Conclusions from the satellite session

HIV progresses rapidly in children. Waiting for more than 2 months for test results is simply not an option for children who may be living with HIV. Studies from various settings have shown that the routine use of POC HIV testing is feasible and can contribute to improved patient outcomes.  As POC technologies are adopted more widely, the lessons learned from these programmatic experiences can inform and refine strategies for its effective implementation. POC HIV diagnostics is an innovative tool to save children’s lives. Now there is evidence that when used effectively it can bring testing closer to children and start them on treatment earlier.

The session was jointly organized by Unitaid, the Elizabeth Glaser Pediatric AIDS Foundation (EGPAF), Clinton Health Access Initiative (CHAI), UNICEF, and the African Society for Laboratory Medicine (ASLM). The partners are implementing Unitaid-funded projects to scale up POC early infant diagnosis (EID) and viral load monitoring in 15 countries in sub-Saharan Africa that account for nearly half of new paediatric HIV cases globally. These projects are made possible with Unitaid's support. Unitaid accelerates access to innovation so that critical health products can reach the people who most need them.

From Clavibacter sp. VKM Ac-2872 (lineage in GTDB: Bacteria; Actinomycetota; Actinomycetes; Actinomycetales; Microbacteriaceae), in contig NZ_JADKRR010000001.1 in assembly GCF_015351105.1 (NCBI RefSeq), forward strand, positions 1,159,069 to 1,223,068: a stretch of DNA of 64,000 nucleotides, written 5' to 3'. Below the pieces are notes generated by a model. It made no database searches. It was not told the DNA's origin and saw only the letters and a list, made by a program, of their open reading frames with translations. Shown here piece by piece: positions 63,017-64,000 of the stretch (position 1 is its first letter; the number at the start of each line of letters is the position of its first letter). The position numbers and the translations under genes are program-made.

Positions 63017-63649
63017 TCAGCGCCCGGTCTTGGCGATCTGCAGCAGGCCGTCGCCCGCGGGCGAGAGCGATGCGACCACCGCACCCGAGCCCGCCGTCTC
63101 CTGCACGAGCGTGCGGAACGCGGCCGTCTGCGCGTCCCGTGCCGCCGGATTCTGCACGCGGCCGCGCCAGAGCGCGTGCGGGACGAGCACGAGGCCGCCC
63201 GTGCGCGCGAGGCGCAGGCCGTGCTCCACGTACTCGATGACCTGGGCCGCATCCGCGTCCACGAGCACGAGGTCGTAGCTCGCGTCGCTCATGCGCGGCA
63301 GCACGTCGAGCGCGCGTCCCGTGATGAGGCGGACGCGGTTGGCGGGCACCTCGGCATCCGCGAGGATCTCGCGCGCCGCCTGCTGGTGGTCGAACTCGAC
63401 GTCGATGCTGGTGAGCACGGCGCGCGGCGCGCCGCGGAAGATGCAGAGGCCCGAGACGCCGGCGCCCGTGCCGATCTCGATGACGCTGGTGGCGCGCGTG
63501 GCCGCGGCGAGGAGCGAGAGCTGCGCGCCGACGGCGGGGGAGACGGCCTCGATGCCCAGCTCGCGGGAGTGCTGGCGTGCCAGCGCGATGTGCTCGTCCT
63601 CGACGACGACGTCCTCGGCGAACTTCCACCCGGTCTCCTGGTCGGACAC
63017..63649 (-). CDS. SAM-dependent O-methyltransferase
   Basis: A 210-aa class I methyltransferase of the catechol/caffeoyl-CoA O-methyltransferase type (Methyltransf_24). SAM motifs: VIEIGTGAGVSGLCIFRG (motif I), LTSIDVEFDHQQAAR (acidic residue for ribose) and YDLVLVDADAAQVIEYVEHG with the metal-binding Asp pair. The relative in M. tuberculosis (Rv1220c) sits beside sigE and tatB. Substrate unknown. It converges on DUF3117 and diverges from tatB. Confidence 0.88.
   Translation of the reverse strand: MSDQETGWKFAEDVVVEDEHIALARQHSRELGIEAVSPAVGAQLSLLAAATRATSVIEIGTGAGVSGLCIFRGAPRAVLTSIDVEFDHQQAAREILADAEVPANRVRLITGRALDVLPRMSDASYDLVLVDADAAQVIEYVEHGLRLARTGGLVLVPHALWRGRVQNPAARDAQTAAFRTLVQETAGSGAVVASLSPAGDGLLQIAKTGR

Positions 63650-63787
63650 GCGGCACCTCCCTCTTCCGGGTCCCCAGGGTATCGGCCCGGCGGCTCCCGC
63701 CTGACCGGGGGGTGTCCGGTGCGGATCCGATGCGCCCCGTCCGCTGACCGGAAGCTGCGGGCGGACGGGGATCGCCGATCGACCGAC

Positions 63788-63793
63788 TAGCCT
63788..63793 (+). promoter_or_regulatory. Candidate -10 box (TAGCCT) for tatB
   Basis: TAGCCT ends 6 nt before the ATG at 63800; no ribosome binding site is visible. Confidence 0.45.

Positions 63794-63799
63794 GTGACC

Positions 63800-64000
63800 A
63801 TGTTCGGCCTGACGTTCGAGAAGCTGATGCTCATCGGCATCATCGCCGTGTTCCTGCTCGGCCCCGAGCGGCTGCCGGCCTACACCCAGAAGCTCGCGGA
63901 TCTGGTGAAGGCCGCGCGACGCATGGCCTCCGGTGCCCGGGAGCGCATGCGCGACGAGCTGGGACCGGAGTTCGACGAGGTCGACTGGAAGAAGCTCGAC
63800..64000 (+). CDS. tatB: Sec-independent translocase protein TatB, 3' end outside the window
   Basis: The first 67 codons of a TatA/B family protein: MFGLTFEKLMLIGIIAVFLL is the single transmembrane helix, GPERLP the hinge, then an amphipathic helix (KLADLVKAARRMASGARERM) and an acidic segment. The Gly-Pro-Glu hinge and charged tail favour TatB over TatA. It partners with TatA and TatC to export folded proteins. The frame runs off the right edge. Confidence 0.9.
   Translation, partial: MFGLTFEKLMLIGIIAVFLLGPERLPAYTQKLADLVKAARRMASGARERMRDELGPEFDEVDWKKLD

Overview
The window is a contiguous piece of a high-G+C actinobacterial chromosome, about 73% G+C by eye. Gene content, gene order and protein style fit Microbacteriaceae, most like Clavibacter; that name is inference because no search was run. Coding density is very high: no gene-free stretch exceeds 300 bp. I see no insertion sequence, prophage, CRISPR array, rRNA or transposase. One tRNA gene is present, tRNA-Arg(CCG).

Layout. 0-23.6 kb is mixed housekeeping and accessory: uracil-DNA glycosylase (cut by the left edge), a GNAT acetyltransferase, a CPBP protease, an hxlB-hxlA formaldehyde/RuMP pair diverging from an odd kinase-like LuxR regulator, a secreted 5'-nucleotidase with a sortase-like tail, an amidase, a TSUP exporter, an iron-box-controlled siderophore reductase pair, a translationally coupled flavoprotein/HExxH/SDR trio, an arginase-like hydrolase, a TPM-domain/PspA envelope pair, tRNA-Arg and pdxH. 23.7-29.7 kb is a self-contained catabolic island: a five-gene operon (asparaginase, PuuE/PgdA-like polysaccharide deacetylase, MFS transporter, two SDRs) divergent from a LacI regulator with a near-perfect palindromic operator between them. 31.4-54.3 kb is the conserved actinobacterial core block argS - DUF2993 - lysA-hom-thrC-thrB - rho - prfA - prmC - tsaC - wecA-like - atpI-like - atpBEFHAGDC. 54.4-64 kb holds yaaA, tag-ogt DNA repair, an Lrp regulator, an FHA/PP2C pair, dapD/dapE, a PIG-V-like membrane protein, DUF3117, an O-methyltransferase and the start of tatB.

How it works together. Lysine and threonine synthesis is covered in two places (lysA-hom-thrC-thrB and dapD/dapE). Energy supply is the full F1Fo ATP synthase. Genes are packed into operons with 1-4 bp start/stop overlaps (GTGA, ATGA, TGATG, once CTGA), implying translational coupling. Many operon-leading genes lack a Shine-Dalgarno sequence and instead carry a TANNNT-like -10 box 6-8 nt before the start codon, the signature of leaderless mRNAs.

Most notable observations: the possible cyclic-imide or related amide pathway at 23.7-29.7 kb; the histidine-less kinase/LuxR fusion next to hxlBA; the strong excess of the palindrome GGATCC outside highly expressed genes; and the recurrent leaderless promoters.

For more information about the Satellite Session, please contact Maria Buser at mbuser@pedaids.org

The presentations from the Satellite Session can be found on the IAS website.

For more information about Unitaid, please contact Smiljka de Lussigny at delussignys@who.int

For more information about CHAI/UNICEF, please contact Naoko Doi at ndoi@clintonhealthaccess.org and Alexandre Costa at acosta@unicef.org

For more information about EGPAF, please contact Rebecca Bailey at rbailey@pedaids.org

 

References

[1] Bianchi F. (2017). Comparing Conventional to Point-of-Care (POC) Early Infant Diagnosis (EID): Pre and post intervention data from a multi-country evaluation. Presentation at Bringing the Test to the Patient: Results from the Early Routine Use of Point-of-Care HIV Testing in Resource-Limited Settings” Satellite Session. 9th International AIDS Society Conference. July 23-26, 2017. Paris, France